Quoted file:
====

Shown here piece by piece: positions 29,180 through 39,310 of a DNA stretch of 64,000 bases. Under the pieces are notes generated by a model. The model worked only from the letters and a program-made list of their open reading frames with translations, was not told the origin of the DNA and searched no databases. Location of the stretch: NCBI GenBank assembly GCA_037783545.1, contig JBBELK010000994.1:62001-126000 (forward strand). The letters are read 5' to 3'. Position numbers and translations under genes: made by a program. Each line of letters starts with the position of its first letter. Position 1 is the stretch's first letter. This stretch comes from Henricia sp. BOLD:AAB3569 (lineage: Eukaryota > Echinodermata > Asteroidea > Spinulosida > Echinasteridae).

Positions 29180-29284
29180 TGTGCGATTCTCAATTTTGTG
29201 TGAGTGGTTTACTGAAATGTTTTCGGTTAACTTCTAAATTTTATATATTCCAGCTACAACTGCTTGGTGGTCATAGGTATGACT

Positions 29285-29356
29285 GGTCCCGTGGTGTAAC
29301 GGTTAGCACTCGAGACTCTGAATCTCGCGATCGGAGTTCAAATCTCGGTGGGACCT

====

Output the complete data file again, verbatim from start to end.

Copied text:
Shown here piece by piece: positions 29,180 through 39,310 of a DNA stretch of 64,000 bases. Under the pieces are notes generated by a model. The model worked only from the letters and a program-made list of their open reading frames with translations, was not told the origin of the DNA and searched no databases. Location of the stretch: NCBI GenBank assembly GCA_037783545.1, contig JBBELK010000994.1:62001-126000 (forward strand). The letters are read 5' to 3'. Position numbers and translations under genes: made by a program. Each line of letters starts with the position of its first letter. Position 1 is the stretch's first letter. This stretch comes from Henricia sp. BOLD:AAB3569 (lineage: Eukaryota > Echinodermata > Asteroidea > Spinulosida > Echinasteridae).

Positions 29180-29284
29180 TGTGCGATTCTCAATTTTGTG
29201 TGAGTGGTTTACTGAAATGTTTTCGGTTAACTTCTAAATTTTATATATTCCAGCTACAACTGCTTGGTGGTCATAGGTATGACT

Positions 29285-29356
29285 GGTCCCGTGGTGTAAC
29301 GGTTAGCACTCGAGACTCTGAATCTCGCGATCGGAGTTCAAATCTCGGTGGGACCT